Barbacello and Milosa show how “i picciotti” (‘Ndrangheta’s members) began to enter Milan and started doing business with a network of “friends” who belonged to the city’s high bourgeoisie. They explain how “i picciotti” built relationships with local administrations by obtaining public contracts in exchange for delivering votes in the political campaigns of the center-right coalition (PDL). The book reports the names of important politicians listed in the files of the Public Prosecutor (Ilda Boccassini) and the Anti-Mafia Prosecutors. These include La Russa (the former Italian Defense Minister) and some of his family, and also Marcello Dell’Utri (a member of Forza Italia). Dell’Utri was later sentenced to seven years in jail for Mafia links but no evidence was found to incriminate La Russa.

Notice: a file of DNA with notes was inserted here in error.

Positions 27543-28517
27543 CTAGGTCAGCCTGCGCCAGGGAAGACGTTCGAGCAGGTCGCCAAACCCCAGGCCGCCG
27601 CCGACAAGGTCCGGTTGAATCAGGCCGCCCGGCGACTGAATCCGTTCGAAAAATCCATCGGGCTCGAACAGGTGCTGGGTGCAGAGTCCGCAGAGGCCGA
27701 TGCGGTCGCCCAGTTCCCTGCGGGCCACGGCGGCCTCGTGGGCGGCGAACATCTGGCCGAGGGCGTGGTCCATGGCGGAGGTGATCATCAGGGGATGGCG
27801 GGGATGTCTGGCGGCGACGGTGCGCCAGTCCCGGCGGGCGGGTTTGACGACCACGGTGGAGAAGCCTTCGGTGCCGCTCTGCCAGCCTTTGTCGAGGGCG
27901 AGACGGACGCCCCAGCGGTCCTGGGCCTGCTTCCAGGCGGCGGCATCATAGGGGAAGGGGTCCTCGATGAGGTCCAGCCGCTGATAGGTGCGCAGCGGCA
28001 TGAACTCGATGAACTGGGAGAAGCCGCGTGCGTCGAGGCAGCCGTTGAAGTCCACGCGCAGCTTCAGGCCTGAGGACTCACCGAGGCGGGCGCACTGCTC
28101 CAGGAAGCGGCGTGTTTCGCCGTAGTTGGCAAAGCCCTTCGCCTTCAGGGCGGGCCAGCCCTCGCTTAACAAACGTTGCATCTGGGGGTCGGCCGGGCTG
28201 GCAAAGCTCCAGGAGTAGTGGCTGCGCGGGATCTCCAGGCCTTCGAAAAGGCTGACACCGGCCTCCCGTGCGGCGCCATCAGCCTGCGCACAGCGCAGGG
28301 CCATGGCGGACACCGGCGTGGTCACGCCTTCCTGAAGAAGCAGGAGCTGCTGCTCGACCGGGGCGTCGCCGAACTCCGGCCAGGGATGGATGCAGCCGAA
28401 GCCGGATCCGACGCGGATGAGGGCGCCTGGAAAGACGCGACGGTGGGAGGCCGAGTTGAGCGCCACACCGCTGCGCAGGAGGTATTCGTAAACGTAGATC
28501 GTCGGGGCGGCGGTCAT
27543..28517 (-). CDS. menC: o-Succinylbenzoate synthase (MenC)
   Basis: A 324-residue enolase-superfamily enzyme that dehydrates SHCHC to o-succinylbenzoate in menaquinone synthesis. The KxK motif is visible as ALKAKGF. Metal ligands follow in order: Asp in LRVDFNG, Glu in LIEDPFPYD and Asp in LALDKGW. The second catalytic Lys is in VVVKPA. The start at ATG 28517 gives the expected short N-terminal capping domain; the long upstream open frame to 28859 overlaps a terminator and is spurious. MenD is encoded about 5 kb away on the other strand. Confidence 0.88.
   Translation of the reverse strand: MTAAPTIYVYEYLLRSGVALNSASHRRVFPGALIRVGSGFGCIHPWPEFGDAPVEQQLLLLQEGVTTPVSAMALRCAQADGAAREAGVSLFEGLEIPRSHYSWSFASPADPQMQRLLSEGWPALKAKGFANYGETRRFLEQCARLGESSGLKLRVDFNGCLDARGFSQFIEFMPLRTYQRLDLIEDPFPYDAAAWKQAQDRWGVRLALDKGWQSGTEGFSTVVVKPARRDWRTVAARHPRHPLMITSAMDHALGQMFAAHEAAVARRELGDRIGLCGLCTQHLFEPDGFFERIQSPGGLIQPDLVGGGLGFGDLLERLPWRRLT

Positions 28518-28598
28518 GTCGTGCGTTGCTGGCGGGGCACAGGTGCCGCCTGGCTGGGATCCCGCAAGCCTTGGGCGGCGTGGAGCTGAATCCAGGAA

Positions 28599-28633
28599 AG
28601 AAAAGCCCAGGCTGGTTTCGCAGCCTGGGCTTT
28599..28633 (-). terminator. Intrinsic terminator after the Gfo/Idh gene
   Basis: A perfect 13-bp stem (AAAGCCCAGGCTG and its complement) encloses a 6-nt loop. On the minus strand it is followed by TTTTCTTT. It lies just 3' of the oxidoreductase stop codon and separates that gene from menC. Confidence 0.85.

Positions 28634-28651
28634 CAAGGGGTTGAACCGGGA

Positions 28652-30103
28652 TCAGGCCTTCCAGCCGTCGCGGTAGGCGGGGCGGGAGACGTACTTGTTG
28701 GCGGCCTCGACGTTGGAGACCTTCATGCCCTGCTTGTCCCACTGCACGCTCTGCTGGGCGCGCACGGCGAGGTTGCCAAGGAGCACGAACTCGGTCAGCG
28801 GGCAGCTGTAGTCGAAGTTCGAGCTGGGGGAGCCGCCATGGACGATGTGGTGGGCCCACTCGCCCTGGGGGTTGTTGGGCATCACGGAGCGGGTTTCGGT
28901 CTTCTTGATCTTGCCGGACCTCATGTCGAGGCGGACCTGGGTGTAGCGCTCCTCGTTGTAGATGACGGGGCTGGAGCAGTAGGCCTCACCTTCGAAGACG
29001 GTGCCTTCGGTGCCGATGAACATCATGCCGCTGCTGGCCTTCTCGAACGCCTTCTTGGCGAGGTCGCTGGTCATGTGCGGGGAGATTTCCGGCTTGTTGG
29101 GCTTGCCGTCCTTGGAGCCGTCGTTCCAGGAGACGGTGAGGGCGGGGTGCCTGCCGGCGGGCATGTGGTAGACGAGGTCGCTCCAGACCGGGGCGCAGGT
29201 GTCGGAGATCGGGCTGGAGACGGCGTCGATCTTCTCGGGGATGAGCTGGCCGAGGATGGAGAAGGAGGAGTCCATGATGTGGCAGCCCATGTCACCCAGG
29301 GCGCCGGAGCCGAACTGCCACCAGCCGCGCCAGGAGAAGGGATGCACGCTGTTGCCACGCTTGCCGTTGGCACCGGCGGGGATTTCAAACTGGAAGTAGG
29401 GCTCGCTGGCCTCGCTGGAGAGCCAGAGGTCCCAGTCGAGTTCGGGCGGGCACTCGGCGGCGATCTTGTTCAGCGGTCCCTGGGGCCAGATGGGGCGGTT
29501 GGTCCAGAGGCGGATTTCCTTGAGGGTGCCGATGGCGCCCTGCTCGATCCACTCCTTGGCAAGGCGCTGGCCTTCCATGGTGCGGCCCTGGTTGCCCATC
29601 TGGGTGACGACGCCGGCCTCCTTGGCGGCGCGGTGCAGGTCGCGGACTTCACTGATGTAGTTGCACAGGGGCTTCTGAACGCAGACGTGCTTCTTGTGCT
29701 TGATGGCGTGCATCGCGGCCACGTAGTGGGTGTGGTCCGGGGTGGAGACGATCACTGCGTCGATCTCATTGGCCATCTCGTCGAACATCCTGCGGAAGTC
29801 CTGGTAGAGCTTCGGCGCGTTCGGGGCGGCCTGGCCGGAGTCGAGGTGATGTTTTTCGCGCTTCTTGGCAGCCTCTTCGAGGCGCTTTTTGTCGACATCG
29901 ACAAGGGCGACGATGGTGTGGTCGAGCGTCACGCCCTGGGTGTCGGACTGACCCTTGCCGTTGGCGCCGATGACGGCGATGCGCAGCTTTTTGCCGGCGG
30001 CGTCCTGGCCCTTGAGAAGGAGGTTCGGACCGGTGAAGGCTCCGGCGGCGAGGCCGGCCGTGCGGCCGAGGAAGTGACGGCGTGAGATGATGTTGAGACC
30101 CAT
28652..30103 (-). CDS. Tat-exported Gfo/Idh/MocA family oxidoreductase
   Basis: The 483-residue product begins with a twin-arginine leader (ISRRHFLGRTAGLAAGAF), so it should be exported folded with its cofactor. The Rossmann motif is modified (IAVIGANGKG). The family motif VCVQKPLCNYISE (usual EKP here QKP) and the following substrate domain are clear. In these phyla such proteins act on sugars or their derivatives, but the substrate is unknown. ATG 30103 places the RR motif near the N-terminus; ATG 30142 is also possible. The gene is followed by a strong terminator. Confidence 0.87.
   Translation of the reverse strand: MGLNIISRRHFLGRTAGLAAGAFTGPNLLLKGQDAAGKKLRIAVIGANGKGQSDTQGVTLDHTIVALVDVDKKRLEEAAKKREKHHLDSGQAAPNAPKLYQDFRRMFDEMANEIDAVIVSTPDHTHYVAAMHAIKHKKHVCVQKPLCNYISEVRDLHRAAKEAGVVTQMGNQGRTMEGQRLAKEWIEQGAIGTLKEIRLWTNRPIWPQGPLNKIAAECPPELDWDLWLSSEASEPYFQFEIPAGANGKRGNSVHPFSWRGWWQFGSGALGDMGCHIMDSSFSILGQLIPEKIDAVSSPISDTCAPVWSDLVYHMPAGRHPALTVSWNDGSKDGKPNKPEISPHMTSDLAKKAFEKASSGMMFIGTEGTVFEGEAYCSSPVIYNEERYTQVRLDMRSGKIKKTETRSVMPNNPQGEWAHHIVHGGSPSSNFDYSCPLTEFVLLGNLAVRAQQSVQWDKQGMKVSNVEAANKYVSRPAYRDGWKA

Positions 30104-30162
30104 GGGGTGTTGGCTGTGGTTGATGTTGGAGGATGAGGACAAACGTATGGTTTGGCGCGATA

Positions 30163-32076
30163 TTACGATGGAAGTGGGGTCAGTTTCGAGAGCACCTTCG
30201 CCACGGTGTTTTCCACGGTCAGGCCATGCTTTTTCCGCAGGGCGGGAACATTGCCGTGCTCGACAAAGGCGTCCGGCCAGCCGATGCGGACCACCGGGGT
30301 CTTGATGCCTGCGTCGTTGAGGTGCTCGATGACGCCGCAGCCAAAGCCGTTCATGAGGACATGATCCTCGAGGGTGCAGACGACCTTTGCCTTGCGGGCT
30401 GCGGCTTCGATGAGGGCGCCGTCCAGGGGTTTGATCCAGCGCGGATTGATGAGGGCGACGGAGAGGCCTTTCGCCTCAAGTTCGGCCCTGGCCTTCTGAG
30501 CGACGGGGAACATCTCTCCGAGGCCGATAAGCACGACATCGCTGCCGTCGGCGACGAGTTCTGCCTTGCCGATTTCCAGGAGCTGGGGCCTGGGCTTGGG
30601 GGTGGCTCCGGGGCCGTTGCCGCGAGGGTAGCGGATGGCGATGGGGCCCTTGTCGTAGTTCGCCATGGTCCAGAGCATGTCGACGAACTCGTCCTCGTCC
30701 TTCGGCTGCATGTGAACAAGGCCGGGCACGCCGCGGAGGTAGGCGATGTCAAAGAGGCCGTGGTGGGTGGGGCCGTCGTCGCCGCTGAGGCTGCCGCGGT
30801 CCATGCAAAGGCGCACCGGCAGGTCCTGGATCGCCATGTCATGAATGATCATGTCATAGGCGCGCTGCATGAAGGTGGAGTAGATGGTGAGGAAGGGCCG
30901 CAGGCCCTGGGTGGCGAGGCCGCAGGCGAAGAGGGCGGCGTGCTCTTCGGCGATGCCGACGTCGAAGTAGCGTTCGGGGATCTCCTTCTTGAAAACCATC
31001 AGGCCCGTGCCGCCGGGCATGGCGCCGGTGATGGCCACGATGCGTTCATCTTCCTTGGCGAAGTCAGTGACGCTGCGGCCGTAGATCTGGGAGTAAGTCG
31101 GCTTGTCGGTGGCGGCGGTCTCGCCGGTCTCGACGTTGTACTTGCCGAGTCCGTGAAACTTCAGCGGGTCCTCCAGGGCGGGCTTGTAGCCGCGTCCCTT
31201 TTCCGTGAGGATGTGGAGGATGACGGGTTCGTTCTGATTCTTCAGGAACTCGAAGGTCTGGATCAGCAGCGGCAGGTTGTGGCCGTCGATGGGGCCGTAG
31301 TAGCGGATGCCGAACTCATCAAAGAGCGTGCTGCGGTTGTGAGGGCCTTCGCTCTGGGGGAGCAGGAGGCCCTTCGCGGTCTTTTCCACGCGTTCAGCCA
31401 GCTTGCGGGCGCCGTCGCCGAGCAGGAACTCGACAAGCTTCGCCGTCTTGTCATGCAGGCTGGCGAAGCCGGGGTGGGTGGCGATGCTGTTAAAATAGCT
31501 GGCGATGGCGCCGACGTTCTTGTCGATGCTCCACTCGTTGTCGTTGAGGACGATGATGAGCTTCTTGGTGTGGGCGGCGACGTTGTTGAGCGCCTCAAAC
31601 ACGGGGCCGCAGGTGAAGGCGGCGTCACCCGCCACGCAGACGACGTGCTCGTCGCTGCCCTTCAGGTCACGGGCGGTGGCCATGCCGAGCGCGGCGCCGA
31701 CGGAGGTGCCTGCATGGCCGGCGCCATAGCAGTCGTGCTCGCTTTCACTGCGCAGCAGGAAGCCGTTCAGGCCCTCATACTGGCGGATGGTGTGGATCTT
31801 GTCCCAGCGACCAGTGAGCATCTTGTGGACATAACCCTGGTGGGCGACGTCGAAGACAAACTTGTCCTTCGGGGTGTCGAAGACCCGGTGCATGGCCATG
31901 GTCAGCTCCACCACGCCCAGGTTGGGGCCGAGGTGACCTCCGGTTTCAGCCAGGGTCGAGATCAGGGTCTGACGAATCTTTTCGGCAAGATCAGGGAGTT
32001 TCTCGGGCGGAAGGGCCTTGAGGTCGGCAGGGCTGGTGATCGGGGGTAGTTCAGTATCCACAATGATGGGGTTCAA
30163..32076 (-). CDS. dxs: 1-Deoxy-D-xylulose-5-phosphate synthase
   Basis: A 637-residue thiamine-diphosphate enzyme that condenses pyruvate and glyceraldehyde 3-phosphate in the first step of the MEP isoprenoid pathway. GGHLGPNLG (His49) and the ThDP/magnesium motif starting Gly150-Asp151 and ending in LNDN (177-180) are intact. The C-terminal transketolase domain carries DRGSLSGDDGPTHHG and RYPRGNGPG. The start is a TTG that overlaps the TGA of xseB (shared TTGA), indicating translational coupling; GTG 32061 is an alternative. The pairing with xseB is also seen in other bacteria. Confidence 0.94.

The book highlights that Milan’s former Mayor, Letizia Moratti, together with the current Regional President, Roberto Formigoni (both of whom belong to the PDL) have always officially denied Mafia infiltration in Lombardy and dismissed its presence as merely non-systemic. Anti-Mafia Public Prosecutors consider these types of statements as potentially dangerous because they somehow automatically create the conditions for such infiltration. In fact, these organizations do not aim to be substitutes for institutional powers or to control existing ones, preferring instead to get themselves into political and economic places. Ultimately these criminal organizations are interested in profit and fit in well with other unscrupulous entrepreneurs who do not have links with armed groups but need capital. This fit allows Mafia organizations to silently enter the economic and financial structures of a city such as Milan. Examples of this include the confirmed involvement of ‘Ndrangheta in the construction of High Speed railway Lines (TAV) in Lombardy and of the Milan-Venice highway, and its involvement in public contracts for the 2015 Milan Expo. All of these cases are well reported in the book.